As in the first embodiment, in a downmost position of the master piston 80b (as in FIG. 8) the annular groove 110b is blocked by the walls of a master cylinder 84b. When the master piston moves up to the relief position (as in FIG. 10), the annular groove 110b communicates with the relief port 102b.
To describe the operation of this variation, as shown in FIG. 17 (which corresponds to FIG. 6 of the first embodiment), during the normal operation of the engine 54b the valve body 215 is in its down position and the master piston 80b is located in its upper position. To initiate brake operation, the solenoid valve 114b causes oil to flow into the passageway 98b to push the valve body 215 into its position of FIG. 16 to close the drain conduit 214, with the closure of the port 102b by the master piston 80b preventing flow upwardly through the passageway 100b, so that there is adequate pressure supplied in the low pressure circuit 98b to lift the valve body 215 to its upper position.
With the valve body 215 in its up position, there is fluid flow through the central passageway 220, and the master piston 80b moves downwardly against the urging of the spring 124b. With the master piston down (as in FIG. 8) and the annular groove 110b blocked there is no back flow through the relief passageway 100b into the low pressure circuit 98b.
Again, during the engine cycle when the rocker 63b raises the master piston 80b, this causes the slave piston 82 to move downwardly against the urging of the spring member 94b to open the exhaust valve of the related cylinder. Then after further upward travel of the master piston 80b, so that the relief port 100b opens to the port 102b, the slave piston 82b is caused to move upwardly, which allows the exhaust valve to retract. With further upward travel of the master piston 80b the annular groove 110b remains in communication with the port 102b. At the highest point of travel of the master piston 80b (analogous to FIG. 11), where the annular groove 110b is still in communication with the port 10b, the rocker 63b begins its descent, and is followed in its descent by the master piston 80b which is forced downwardly by the fluid pressure about the master piston 80b. When the fluid pressure in the high pressure circuit 88b falls to a sufficiently low level with further downward travel of the master piston 80b, the accumulator 112b moves the fluids stored therein upwardly through the spool's check valve 228 back into the high pressure circuit 88b.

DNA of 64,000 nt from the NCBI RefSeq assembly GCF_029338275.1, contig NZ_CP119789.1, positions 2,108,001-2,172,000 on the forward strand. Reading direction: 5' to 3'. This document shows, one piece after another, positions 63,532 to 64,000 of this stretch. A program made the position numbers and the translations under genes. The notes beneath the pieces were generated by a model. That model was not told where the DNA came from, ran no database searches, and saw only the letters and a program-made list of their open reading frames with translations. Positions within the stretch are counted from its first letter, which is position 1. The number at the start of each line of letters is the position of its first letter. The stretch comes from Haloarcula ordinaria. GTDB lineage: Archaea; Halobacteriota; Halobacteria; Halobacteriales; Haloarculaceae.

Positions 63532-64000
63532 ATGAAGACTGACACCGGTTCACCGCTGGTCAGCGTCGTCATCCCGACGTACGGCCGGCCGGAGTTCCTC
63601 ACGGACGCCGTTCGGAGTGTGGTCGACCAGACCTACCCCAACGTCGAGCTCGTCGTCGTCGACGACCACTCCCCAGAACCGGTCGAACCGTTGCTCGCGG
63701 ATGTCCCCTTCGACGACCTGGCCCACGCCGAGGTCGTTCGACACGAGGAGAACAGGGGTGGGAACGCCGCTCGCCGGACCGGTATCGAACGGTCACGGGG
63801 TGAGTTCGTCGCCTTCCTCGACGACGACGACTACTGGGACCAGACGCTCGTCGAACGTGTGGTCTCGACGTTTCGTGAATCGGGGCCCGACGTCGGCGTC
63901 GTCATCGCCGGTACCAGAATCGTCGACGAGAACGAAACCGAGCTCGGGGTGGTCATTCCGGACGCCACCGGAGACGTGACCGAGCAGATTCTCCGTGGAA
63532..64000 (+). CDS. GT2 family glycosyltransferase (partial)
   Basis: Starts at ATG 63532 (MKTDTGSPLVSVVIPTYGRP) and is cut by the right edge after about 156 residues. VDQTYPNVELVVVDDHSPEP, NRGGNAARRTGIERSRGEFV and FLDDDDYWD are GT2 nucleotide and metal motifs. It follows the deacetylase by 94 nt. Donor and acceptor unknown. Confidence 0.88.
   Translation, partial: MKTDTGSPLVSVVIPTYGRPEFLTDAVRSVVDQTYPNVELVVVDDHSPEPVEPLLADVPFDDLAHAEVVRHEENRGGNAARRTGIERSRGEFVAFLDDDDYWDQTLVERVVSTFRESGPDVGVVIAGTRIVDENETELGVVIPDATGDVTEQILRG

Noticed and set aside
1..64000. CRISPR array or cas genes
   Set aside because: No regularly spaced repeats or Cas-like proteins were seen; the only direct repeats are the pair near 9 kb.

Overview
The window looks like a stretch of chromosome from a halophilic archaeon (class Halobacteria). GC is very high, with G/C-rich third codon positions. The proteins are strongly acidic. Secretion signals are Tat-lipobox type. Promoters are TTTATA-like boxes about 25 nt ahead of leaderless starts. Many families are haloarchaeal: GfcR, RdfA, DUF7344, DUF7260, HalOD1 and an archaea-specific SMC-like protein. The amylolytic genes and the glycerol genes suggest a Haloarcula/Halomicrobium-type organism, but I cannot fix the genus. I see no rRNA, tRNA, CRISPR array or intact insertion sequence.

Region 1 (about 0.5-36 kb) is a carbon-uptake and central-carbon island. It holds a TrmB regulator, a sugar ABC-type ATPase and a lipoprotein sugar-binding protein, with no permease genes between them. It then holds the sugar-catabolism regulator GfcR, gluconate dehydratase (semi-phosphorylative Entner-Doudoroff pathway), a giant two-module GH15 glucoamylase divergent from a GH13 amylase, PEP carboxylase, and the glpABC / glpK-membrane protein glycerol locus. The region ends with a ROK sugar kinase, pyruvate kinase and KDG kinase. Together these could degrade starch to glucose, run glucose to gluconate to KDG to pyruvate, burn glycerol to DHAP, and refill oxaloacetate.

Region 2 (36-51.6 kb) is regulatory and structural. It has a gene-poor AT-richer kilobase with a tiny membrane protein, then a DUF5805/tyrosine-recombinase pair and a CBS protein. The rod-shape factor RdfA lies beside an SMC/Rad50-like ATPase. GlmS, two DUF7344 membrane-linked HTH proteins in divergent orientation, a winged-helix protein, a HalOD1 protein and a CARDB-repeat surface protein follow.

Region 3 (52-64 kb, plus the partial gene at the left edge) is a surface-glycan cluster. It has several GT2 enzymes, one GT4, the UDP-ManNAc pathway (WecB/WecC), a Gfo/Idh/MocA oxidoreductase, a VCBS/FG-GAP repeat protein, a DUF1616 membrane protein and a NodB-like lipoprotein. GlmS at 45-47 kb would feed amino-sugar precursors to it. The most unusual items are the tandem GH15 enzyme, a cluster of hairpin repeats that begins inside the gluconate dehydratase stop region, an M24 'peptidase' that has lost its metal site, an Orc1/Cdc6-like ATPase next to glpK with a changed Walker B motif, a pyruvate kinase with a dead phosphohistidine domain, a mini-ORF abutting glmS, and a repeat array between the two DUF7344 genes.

Again, the valve body 215 remains in its upper position of FIG. 16 throughout the entire braking operation, until the valve 114 b drains the fluid in the low pressure circuit 88b and thus takes the engine out of its braking mode.
Forms of the present invention may be used with the anti-lash adjuster disclosed in U.S. Pat. Nos. 4,898,128 and 4,655,178 both by Meneely.
It is to be understood that various modifications may be made of the foregoing described embodiments without departing from the basic teachings of the present invention.
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|U.S. Classification||123/321, 123/90.16|
|International Classification||F01L13/06, F02B3/06|
|Cooperative Classification||F01L2105/00, F01L1/08, F02B3/06, F01L13/065|
|Oct 19, 1990||AS||Assignment|
Owner name: JENARA ENTERPRISES LTD., CANADA
Free format text: ASSIGNMENT OF ASSIGNORS INTEREST.;ASSIGNOR:MENEELY, VINCENT A.;REEL/FRAME:005477/0102
Effective date: 19900925
Owner name: SHARLAMEN HOLDINGS LTD., CANADA
Free format text: ASSIGNMENT OF ASSIGNORS INTEREST.;ASSIGNOR:MENEELY, VINCENT A.;REEL/FRAME:005477/0102
Effective date: 19900925
|Feb 6, 1995||FPAY||Fee payment|
Year of fee payment: 4
|Mar 27, 1995||AS||Assignment|
Owner name: JENARA ENTERPRISES LTD., CANADA
Free format text: ASSIGNMENT OF ASSIGNORS INTEREST;ASSIGNOR:SHARLAMEN HOLDINGS LTD.;REEL/FRAME:007388/0498
Effective date: 19950215
|Jan 28, 1999||FPAY||Fee payment|
Year of fee payment: 8
|Jan 9, 2003||FPAY||Fee payment|
Year of fee payment: 12